Liberals roll out tuition grant at Laurier


On Thursday morning Dalton McGuinty paid a visit to the Wilfrid Laurier University campus, bringing with him some news that university and college students across Ontario had a keen eye on.

McGuinty announced the official launch of the Ontario tuition grant, an election promise the Liberals made in the fall to offer just over 300,000 students a 30 per cent rebate on their tuition. Starting today, Ontario post secondary students can log on to the tuition grant website to see if they qualify for a grant that will total $800 for university students and $365 for college students.

Following the end of this academic year, the rebate, which will cost the government $423 million annually, will grant $1,600 annually to university students and $700 a year to those in college.

Eligible students that currently use the Ontario Students’ Assistance Program (OSAP) will be automatically registered for the grant. Students not on OSAP will need to provide the social insurance numbers of themselves and their parents and line 150 of their parents’ income tax return.

“The foundation of our strength here in Ontario remains the skills and education level of our people,” McGuinty told reporters after joining Laurier president Max Blouw, Wilfrid Laurier University Students’ Union president Nick Gibson and Kitchener Centre Liberal MPP John Milloy in addressing a first-year business class before meeting with members of the WLU young Liberals.

“The message that we’re sending to young people is that we want to do more to help you go to college and university. Not only is it in [students’] interest but it’s in our interest as we develop a stronger and more competitive economy.”

The grant, however, is not without its caveats.

It is restricted to full-time undergraduate or college students who are less than four years out of high school and whose parents combined incomes is less than $160,000. This excludes part-time, graduate and mature students.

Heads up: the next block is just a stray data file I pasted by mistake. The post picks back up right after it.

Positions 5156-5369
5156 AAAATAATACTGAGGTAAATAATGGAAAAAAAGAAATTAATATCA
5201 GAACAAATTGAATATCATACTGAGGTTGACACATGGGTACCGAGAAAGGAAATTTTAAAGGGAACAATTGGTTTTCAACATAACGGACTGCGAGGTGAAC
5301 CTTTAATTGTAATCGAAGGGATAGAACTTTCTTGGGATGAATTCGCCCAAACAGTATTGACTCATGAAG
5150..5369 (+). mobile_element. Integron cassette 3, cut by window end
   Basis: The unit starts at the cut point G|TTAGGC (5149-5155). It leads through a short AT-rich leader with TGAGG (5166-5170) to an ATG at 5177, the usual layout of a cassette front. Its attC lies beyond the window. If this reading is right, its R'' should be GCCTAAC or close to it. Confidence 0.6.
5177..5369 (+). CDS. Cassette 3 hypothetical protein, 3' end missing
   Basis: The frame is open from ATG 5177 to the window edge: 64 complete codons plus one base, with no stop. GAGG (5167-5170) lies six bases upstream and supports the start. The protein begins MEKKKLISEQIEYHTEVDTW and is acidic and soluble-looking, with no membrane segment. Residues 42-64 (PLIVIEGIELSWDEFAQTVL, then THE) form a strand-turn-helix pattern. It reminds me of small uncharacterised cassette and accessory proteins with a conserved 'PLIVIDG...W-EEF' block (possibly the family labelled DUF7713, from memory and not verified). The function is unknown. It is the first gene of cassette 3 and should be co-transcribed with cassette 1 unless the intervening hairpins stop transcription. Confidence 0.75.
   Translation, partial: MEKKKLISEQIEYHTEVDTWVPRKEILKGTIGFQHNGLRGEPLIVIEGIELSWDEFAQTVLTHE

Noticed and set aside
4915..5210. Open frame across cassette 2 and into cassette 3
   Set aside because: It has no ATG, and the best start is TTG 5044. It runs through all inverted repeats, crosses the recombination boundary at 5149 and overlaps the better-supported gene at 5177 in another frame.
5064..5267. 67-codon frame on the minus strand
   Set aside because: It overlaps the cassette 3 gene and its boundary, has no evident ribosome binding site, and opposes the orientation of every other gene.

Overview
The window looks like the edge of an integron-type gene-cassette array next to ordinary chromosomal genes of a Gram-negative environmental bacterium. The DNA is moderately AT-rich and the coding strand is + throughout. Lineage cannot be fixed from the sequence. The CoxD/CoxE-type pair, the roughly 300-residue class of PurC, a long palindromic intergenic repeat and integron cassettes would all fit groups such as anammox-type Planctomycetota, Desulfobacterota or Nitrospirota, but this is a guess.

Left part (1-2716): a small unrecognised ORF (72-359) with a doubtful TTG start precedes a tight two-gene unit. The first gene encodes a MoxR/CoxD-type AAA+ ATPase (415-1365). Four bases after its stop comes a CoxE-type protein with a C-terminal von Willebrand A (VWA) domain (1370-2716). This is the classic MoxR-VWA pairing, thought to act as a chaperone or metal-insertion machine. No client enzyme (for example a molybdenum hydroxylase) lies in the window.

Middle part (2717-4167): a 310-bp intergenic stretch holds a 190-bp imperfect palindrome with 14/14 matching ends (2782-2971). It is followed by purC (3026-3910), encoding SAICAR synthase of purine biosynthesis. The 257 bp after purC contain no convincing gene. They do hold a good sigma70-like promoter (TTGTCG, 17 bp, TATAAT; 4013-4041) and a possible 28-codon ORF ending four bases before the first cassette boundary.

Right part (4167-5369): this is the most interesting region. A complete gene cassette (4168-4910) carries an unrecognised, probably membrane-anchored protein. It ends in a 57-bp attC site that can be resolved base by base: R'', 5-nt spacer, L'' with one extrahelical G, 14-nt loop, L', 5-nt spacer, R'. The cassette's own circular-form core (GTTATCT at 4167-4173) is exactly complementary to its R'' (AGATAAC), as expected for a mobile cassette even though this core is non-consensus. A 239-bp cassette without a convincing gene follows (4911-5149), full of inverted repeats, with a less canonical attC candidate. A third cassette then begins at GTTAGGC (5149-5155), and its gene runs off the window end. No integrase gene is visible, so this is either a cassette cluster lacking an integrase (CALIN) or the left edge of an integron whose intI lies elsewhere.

In all, roughly 310,000 college and university students across Ontario will qualify for the grant. This accounts for approximately 52 per cent of the total student population in the province, which according to the Ontario Undergraduate Students Alliance (OUSA) is about 600,000.

“In an ideal world, we’d have the program available for all of our students but $423 million on an annual basis only gets you so far,” said McGuinty, when asked about excluding certain students. “We made a judgement call on this and we stand to be judged.”

The $423 million-cost of this tuition rebate has brought criticism on the Liberals, who currently face a $16-billion deficit. According to McGuinty, the funding was “found from within” through eliminating existing programs such as the textbook and technology grant the Queen Elizabeth II grant program. However, the premier did admit that the program is currently only funded for this year and the government still needs to find the money to fund future years.

Critics meanwhile, remain unimpressed.

“I don’t think we can afford this tuition cut,” said Progressive Conservative MPP for Cambridge Rob Leone. “At this point in time, we have a $16-billion deficit, we need to fix that problem before we start creating these new ideas about where we’re going to spend money.”

Leone went on to say that though this grant program may create more opportunities for young people to go to university or college, it doesn’t help with youth unemployment.

“We need to make sure that [students] are finding jobs when they’re done school,” he said. “We don’t see a proper jobs plan… These students, once they’re done [school] are going to have a whole lifetime of paying for the excesses of this government.”

The rebate will be issued on a per semester basis. The deadline for students to apply for the term that started this month is March 31.

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